Other alternatives/complementary measures

OEFA has taken other alternative/complementary measures and mechanisms to ensure a better achievement of regulatory goals. These include the following:

  • By means of a recent Decree published on 27 July 2019, sponsored by OEFA, operators from the manufacturing and internal trade sector operating without predetermined IGA can remedy the situation through a Declaration of Environmental Suitability (DAA) or a Programme of Environmental Suitability and Management (PAMA). These ex ante requirements are less burdensome and based on the level of risk of the performed establishment. See the Supreme Decree amending the Environmental Management Regulation for Manufacturing Industry and International Trade. While permits or environmental certifications are important devices, considering a thorough reform of the ex ante instruments in the environmental regulatory area would be needed in all sectors. This would help reduce unnecessary burdens on business and barriers to formalisation. It also helps at improving trust from business operators towards environmental authorities. It would involve maintaining the ex ante requirements only for operators or activities that pose the highest risks, but redesigning them if necessary to effectively ensure risk management and prevention. Today, the environmental certification is required even in cases where it is not necessary given the risk level; in other cases, the requirements could be lighter. Additionally, the content of the resulting IGAs is in practice often inadequate. This means the process is burdensome and raises questions on its effectiveness. As a result, OEFA needs: a) reach out the licensing authority with amendments suggestions, and b) review the IGAs, prior to an inspection to select only those deemed necessary to check. Better institutional co-ordination i.e. with licensing authorities and the Ministry of the environment, is needed.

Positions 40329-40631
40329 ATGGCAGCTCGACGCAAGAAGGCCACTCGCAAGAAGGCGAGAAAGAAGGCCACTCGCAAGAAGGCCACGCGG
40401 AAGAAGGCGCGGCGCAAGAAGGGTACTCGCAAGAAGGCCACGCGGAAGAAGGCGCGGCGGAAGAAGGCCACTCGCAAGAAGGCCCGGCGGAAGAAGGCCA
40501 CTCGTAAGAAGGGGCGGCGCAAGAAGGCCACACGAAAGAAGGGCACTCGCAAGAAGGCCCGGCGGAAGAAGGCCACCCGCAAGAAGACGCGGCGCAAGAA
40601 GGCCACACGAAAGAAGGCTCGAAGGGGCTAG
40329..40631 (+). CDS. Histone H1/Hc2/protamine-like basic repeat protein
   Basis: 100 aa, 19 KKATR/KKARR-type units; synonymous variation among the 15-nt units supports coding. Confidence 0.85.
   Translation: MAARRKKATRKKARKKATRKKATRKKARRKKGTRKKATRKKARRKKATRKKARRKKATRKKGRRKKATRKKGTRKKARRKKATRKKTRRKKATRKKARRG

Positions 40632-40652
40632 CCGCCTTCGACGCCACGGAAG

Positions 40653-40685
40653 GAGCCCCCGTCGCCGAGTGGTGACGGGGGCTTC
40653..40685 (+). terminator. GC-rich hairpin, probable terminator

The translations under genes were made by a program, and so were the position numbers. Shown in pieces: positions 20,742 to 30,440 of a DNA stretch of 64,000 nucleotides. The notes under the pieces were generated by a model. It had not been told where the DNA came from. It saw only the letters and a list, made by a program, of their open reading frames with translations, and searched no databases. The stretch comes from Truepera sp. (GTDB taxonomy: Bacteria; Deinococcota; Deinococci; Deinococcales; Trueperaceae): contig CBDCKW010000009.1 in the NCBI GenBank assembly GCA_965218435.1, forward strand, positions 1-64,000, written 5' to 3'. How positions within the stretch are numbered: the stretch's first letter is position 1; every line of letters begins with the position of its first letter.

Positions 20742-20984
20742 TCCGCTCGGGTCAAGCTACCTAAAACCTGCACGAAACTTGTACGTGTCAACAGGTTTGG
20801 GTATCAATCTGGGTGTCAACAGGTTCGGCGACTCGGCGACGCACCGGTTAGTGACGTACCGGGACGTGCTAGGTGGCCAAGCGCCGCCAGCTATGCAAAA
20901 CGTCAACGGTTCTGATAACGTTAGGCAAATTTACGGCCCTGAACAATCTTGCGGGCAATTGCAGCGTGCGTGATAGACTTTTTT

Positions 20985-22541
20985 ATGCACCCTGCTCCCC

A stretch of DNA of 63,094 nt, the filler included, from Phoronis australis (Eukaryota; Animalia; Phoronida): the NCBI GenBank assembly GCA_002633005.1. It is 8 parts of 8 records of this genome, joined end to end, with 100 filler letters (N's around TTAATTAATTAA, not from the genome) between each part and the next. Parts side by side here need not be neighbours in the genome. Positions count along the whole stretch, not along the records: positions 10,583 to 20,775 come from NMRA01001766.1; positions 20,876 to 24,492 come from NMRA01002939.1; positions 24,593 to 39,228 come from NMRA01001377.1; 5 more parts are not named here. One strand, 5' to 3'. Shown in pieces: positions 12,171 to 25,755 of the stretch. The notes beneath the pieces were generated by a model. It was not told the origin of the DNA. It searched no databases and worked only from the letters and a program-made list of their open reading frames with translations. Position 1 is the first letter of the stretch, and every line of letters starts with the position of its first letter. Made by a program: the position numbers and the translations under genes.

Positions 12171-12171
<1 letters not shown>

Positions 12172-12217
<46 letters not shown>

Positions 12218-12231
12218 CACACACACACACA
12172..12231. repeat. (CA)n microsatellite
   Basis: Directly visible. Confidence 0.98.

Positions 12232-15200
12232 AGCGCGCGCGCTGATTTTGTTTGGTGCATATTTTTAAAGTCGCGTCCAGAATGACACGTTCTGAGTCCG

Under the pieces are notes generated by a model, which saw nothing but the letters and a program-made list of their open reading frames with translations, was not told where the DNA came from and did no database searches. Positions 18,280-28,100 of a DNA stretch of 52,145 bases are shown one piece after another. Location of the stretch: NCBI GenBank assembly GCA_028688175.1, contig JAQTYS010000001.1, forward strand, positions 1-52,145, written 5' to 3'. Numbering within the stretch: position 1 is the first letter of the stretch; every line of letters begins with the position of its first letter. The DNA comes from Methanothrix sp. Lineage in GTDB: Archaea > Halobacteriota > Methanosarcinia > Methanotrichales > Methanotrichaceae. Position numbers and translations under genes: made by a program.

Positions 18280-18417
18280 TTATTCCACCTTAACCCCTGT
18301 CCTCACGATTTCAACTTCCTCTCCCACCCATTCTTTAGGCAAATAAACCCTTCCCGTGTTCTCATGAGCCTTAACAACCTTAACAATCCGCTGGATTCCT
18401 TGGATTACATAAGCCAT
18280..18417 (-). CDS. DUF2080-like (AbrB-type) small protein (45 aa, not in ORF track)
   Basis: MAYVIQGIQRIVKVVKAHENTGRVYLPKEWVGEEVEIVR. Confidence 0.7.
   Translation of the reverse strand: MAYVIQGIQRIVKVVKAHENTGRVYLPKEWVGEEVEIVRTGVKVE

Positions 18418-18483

• OEFA has started implementing a scheme integrating some informal businesses (especially micro and small ones, as small mining operators) to ensure they not fall outside the scope of the regulatory system. This involves determining which the risks of the activity are and how to manage them instead of resorting to heavy licensing procedures (at most requiring a very simplified and streamlined permit).

  • Substantial work aimed at strengthening prevention through compliance promotion or use of behavioural models approaches have been performed or initiated. A Behavioural Economic Working Group was recently created3 to help at identifying and analysing the issues encountered in the performance of environmental inspections and enforcement, find alternative solutions through neuroscience, psychology and behavioural economics tools, design and implement experimental solutions, and assess the obtained results. Besides, a Registry of Good Environmental Practices4 exists to promote their dissemination. Efforts have been made to engage with the private sector. However, its involvement at an early stage as an alternative to traditional “command and control regulations” is yet to be strengthened. Finally, a number of compliance promotion tools and measures have been developed (see Chapter 11 on Compliance promotion).